You will notice, that whether you want or not, your vibrato will have changed over time more into the direction of your favorite violinist, even if you will consciously not include any changes. It happened to me this way, and I was astonished by what the subconscious can achieve even without the involvement of the thinking mind. I had not planned to work on vibrato in any way, but it "just happened", and opened up a whole range of possibilities in expression that I did not know existed.

July 25, 2012 at 05:10 PM · Eloise, The thing we must always keep in mind is that tone comes primarily from the bow and secondarily from the vibrato. If you want to develop a big luscious romantic tone and style, I would suggest that you devote most of your time and energy to refining and amplifying your use of the bow in order to find all the ways you can achieve the sound you want using bow technique. Then you may be amazed at how your vibrato will come along.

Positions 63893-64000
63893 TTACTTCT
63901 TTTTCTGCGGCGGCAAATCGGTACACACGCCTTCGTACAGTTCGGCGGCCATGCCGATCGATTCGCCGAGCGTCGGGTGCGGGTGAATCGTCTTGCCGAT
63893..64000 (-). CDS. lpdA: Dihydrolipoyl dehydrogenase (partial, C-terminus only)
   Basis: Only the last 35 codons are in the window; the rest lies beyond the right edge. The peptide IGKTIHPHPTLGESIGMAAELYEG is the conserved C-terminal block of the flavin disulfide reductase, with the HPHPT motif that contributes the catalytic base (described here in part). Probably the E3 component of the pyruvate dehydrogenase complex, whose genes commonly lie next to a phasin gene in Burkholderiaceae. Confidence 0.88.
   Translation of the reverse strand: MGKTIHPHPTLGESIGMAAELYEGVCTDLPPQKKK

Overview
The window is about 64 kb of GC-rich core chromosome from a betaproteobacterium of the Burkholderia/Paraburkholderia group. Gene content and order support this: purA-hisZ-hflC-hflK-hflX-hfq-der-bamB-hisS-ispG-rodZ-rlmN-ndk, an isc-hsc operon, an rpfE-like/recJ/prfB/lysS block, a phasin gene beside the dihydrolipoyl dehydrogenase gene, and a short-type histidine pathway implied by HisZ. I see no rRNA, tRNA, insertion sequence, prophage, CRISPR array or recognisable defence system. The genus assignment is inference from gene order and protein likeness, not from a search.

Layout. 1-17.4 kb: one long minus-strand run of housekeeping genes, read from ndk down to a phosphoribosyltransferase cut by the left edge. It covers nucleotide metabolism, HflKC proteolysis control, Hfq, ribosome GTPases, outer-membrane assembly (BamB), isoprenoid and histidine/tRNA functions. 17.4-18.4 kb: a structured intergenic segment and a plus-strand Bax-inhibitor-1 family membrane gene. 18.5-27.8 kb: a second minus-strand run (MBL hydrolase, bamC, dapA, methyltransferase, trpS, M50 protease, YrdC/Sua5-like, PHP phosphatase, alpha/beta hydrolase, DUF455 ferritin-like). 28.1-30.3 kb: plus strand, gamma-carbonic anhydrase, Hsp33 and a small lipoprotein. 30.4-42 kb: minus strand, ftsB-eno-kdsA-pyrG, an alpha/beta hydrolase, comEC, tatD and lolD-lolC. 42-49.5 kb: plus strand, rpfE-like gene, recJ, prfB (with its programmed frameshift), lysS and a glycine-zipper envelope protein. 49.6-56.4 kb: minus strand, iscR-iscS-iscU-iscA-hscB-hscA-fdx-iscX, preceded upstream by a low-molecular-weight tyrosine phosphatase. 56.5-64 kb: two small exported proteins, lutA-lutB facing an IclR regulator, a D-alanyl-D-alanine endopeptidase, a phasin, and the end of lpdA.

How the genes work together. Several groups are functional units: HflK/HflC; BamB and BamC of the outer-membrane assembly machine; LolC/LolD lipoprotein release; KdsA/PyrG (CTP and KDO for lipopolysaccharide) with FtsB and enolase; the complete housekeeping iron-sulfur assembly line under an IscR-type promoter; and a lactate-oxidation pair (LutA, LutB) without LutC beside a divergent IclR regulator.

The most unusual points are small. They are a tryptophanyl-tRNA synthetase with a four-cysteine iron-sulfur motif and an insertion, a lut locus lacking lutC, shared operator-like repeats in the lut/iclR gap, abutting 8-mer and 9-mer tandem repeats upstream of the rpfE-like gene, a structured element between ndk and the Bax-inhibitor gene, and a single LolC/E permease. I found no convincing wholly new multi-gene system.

I, personally, was hung up for years trying to get the sound I wanted from the vibrato. It seemed that the harder I worked the worse my vibrato got and the worse my tone got. Finally I said "the hell with it" and let the vibrato go and started working on my bow tone. Within a very short time my tone improved dramatically and people started saying -- Wow. Your vibrato is sounding really great.

July 25, 2012 at 05:26 PM · Roy - what a great post! Get a great note and then worry about embelishment next. I wonder if learning vibrato is one of the curses of the violin since it makes it possible to produce an good sound from an average bow command.